So they sent their sister Rebekah on her way, along with her nurse and Abraham’s servant and his men.
And Genesis 35:8 reads,
Now Deborah, Rebekah’s nurse, died and was buried under the oak outside Bethel. So it was named Allon Bakuth.
When Rebekah left her home to become the wife of Isaac, Deborah traveled with her. Deborah took good care of Rebekah, and she probably spent a great deal of her time taking care of Jacob and Esau when they were born to Isaac and Rebekah. We aren’t given much information about the background of Deborah, but from the spotlight that is placed on her funeral at the end of her life, it is safe to assume that she was much-loved by the family she spent nearly all of her life taking care of. In Walking with the Women of the Bible, Elizabeth George writes: “Age brought an end to Deborah’s active role of caregiver, and then Jacob’s family cared for her. She loved them, and they loved her…Deborah was buried under “the oak of weeping” and was lamented with sadness and tears usually reserved for family.”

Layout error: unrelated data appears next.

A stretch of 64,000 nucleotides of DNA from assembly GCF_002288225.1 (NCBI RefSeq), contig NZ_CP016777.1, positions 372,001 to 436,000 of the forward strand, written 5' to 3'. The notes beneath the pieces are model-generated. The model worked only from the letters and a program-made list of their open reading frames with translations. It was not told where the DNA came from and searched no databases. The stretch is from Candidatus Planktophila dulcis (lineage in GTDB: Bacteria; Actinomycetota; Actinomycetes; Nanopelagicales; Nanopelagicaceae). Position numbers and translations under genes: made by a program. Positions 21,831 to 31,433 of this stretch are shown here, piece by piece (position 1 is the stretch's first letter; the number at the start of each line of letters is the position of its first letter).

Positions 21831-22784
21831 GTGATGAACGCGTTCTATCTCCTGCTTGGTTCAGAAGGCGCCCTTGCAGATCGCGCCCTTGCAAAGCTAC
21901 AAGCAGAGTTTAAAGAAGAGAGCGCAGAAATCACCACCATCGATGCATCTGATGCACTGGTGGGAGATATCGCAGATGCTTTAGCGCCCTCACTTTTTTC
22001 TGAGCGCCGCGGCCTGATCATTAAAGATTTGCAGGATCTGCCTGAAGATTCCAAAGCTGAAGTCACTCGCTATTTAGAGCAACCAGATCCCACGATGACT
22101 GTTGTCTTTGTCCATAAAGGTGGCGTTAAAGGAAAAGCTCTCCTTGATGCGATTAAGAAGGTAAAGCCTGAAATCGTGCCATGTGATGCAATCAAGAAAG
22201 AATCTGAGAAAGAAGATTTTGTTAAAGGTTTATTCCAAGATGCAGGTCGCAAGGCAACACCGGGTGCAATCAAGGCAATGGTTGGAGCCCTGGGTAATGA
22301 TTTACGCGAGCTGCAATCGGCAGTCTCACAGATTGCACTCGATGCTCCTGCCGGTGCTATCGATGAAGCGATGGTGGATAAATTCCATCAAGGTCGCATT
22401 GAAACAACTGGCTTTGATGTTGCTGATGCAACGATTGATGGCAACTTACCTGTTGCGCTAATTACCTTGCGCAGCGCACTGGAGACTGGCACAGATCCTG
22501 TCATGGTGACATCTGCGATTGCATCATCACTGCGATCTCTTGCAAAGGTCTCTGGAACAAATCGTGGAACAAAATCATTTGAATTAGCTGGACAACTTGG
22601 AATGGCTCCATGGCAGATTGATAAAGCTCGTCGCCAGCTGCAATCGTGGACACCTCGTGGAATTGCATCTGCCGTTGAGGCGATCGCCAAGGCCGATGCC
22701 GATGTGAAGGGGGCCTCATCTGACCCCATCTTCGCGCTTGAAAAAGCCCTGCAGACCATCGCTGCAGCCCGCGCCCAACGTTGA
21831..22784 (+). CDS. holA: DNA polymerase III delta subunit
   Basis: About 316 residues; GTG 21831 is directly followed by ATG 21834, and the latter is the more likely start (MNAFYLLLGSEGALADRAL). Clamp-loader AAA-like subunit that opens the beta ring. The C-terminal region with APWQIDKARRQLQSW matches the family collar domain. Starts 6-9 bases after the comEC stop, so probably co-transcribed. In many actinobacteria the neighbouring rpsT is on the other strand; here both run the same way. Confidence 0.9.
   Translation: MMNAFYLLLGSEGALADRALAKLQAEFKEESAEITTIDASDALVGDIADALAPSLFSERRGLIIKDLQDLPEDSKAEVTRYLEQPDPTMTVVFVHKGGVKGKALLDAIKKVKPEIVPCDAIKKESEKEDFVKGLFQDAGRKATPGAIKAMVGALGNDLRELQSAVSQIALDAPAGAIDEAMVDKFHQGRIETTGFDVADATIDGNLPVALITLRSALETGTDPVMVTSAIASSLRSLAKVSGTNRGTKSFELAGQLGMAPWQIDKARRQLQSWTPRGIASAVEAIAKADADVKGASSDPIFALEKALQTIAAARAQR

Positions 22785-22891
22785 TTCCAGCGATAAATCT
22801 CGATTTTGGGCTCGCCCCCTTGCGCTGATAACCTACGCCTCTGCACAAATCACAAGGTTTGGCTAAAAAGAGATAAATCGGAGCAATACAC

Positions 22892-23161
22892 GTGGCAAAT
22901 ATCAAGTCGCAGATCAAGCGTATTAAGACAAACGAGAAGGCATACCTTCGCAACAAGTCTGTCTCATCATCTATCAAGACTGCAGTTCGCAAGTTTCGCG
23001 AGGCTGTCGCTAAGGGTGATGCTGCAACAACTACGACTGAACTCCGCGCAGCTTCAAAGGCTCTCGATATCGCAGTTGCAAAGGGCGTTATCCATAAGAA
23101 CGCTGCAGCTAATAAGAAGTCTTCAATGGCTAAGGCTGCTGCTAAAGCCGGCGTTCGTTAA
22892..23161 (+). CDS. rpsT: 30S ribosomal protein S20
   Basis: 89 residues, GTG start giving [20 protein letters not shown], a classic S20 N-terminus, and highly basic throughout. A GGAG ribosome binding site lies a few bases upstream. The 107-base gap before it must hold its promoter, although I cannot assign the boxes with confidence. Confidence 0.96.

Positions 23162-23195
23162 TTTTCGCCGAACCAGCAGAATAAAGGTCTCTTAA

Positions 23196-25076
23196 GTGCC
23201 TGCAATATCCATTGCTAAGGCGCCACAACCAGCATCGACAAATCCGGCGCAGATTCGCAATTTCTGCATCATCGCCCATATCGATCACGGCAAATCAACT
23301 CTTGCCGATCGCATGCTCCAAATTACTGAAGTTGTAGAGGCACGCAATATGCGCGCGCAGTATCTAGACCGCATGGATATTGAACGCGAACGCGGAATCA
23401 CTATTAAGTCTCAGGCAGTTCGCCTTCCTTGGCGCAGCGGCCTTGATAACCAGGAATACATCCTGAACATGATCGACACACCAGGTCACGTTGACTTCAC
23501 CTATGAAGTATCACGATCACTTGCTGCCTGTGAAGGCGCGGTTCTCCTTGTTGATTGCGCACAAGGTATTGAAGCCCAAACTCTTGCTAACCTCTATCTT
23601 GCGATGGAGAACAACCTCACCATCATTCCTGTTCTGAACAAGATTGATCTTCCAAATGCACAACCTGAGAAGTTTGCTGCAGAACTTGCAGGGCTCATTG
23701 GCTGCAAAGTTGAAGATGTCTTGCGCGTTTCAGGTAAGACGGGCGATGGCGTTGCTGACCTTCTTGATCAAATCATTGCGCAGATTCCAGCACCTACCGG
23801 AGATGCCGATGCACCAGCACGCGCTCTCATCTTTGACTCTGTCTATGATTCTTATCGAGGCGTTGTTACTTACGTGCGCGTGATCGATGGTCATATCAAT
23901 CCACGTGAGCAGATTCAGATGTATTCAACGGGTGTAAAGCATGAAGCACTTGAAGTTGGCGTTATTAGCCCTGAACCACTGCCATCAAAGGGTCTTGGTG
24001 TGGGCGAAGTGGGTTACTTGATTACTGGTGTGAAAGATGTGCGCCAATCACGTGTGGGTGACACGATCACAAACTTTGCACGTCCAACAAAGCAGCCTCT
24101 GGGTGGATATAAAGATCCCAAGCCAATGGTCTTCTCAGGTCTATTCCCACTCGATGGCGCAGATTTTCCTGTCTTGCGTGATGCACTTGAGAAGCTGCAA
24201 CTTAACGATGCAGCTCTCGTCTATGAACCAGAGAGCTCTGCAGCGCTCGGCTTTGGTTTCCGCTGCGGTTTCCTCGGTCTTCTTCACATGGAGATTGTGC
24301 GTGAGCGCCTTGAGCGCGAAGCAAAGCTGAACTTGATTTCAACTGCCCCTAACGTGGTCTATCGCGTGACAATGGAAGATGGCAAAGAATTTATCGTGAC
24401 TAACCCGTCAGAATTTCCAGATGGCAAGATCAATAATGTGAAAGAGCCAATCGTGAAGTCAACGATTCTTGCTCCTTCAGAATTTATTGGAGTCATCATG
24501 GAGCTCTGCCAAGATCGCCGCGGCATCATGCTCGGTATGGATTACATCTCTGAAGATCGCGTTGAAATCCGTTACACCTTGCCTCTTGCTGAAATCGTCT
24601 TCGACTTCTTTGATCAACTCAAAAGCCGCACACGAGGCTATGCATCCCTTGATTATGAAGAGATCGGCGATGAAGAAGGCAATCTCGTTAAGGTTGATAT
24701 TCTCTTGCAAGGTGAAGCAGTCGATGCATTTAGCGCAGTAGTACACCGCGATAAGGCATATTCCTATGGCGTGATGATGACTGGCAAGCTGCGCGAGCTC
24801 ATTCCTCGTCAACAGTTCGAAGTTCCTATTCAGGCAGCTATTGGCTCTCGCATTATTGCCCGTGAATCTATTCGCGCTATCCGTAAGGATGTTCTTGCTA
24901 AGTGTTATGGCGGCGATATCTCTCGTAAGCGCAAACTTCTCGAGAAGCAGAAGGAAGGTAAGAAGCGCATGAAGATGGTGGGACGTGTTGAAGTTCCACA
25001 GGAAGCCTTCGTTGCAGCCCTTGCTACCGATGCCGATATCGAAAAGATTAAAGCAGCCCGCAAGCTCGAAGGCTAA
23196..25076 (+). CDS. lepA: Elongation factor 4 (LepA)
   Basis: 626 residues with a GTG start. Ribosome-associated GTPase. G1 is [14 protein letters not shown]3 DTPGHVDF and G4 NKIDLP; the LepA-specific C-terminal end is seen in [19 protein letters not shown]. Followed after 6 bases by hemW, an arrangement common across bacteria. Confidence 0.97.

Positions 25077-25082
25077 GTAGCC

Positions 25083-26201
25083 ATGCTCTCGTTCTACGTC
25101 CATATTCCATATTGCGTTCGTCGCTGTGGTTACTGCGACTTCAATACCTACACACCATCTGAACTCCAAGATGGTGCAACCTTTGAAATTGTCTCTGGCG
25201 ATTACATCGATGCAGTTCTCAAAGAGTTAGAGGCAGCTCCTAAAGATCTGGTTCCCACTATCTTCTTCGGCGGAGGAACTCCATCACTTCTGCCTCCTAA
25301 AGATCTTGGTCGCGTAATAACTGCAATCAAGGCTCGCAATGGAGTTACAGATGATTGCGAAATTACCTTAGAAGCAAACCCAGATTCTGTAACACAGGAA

Even though she only has a small role in the Bible, Deborah the nurse has a wealth of lessons from which we can learn. Continue reading